I majored in government at college, but by graduation I really didn’t want to go through another three years of law school. I didn’t know what I wanted to do, so I worked as a bartender for a couple of years in New York, which was a lot of fun. Then I just started gravitating toward the film business. I really wanted to be a director, like everybody else. I looked around at how I could get my foot in the door. My father knew an editor, Rick Shane, who let me hang out in his cutting room between my bar shifts. I didn’t go to film school, so I picked up what I could there. Then I got into a cutting room on a job as an apprentice, and really just worked very hard and very steadily for a bunch of years. Finally I became an editor. My brothers became screenwriters. They wrote together early on, and then separately. But editing was my trajectory.

Do you remember having early heroes who were filmmakers, or did that come later?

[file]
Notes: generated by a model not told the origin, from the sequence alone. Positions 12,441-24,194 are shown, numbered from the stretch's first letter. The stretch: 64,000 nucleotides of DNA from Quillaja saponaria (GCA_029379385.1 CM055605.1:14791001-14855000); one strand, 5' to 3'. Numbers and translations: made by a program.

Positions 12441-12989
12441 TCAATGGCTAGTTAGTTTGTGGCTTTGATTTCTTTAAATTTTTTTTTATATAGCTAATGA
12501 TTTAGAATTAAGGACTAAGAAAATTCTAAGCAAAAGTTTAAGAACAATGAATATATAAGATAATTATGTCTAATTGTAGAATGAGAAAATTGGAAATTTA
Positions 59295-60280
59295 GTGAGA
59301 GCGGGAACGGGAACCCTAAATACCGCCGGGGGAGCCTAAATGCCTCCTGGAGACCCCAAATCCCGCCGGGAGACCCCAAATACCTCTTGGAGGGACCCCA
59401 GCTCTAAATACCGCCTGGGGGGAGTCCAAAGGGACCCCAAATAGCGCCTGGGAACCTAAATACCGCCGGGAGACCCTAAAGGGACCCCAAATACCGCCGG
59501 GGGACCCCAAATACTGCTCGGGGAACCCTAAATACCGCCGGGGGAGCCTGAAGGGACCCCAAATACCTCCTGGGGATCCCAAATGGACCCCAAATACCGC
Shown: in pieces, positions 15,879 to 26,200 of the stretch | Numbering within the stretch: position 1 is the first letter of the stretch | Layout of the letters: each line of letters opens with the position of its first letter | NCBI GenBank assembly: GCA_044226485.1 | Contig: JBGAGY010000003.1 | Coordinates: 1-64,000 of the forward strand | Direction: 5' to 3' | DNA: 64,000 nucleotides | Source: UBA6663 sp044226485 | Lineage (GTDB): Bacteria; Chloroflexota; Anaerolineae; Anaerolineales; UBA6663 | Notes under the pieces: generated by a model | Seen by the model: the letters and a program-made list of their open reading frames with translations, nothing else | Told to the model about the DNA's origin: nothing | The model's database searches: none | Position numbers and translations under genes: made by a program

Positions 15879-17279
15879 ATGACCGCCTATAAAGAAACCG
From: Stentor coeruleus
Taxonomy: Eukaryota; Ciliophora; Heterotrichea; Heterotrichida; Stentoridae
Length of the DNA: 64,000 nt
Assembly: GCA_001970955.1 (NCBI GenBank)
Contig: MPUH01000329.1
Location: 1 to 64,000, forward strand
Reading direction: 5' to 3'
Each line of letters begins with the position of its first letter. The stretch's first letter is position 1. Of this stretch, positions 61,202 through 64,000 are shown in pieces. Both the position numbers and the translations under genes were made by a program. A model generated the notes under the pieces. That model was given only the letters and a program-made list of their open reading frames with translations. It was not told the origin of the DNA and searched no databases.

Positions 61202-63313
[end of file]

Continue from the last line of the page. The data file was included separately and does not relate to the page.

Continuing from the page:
When I was young I was “wowed” by the same films that a lot of people were: Lawrence of Arabia and The Godfather for instance. Many of the films I really loved were made by directors who had been film editors. I was a big fan of David Lean, Hal Ashby and Robert Wise. It’s sort of one of the logical reasons I gravitated to editing I guess — I thought this is a good way to get in, because some of my directing heroes started as film editors.

I think the movie that really made me think about editing early on was Slaughterhouse Five, which was edited by Dede Allen. It’s a great movie — a lot of nonlinear cross cutting. It must have been a lot of fun for her in the cutting room making that movie. But that was the first film I ever saw that I thought, “Ahhh, isn’t it interesting how it’s put together.” I really hadn’t thought about how a movie was put together before that; it just seemed like an invisible process.